Zimbabwe’s former leader Robert Mugabe, who ruled his country for 37 years from independence until late 2017, has died aged 95, President Emmerson Mnangagwa said on Friday.

“It is with the utmost sadness that I announce the passing on of Zimbabwe’s founding father and former president, Cde (comrade) Robert Mugabe,” Mnangagwa said via his Twitter account.

“Cde Mugabe was an icon of liberation, a pan-Africanist who dedicated his life to the emancipation and empowerment of his people. His contribution to the history of our nation and continent will never be forgotten. May his soul rest in eternal peace.”

Former Zimbabwean President Robert Mugabe has died. Picture: Mike Hutchings/Reuters/African News Agency (ANA)

Mnangagwa gave no further details, but media reports said the increasingly frail Mugabe died in Singapore, where he had frequently travelled for medical treatment over the last few years.

Mugabe, who became Zimbabwe’s first black leader at independence from Britain in 1980, first as prime minister and then as president from 1987, was once touted for investing heavily in health and education in the early years of his rule, leaving his country with one of the highest literacy rates in Africa.

He however became increasingly unpopular as the economy began to wane, later facing charges of cracking down on his political opponents and rigging elections to stay in power.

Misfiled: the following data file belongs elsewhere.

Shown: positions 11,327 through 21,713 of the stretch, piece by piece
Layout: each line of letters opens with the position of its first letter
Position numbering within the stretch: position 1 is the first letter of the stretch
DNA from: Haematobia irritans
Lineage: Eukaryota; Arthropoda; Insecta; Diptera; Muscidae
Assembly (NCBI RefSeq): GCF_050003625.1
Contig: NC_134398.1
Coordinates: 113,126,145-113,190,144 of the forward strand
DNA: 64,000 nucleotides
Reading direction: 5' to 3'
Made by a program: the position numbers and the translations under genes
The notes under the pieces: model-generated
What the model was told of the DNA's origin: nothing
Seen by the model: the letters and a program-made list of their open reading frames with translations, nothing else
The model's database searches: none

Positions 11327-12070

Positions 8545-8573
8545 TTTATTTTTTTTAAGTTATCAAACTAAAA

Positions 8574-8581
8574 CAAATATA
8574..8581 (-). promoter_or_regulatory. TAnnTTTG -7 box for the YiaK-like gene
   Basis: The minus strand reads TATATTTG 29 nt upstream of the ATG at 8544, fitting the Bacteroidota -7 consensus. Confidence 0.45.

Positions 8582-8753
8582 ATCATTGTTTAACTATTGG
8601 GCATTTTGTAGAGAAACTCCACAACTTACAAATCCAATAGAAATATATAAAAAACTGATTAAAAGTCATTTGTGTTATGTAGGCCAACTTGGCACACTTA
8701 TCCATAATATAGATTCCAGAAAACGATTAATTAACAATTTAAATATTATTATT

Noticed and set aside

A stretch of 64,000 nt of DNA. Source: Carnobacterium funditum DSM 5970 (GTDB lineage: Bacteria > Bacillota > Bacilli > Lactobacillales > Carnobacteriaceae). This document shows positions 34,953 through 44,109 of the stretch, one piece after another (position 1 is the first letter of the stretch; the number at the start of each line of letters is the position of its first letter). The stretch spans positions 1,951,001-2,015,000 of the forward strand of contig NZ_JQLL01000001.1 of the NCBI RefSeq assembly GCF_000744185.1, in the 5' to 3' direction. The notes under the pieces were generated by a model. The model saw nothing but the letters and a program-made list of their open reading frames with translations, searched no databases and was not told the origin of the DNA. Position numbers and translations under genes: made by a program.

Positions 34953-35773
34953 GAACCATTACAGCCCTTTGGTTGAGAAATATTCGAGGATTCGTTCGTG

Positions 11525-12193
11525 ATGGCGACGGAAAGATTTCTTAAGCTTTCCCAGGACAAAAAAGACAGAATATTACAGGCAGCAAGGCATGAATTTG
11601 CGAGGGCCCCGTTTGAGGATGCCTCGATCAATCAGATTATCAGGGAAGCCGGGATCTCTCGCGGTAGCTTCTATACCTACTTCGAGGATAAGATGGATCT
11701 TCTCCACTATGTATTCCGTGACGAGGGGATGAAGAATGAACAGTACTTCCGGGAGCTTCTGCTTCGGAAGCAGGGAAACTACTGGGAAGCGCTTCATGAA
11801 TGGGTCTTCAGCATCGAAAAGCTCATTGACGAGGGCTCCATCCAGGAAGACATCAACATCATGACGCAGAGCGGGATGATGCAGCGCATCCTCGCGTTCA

epa04694773 A handout picture provided by the Government Communication and Information System (GCIS) shows Zimbabwean President Robert Mugabe (C) arriving at Waterkloof Airforce Base on day one of his state visit, in Pretoria, South Africa, 07 April 2015. President Mugabe is on his first state visit in 21 years to South Africa. He is due to meet President Zuma of South African tomorrow. EPA/Government Communication and Information System (GCIS) / HANDOUT HANDOUT EDITORIAL USE ONLY/NO SALES

His government’s controversial programme of seizing white owned commercial farms for redistribution among blacks he said had been dispossessed of the land during colonialism triggered a sharp economic meltdown in 2000, from which Zimbabwe has never recovered.

He stepped down under military pressure in November 2017 amid infighting within his ruling ZANU-PF party which saw his deputy Mnangagwa, who was in a rival faction, take over as president.

People took to Twitter to send their condolences;

-ANA editing by Stella Mapenzauswa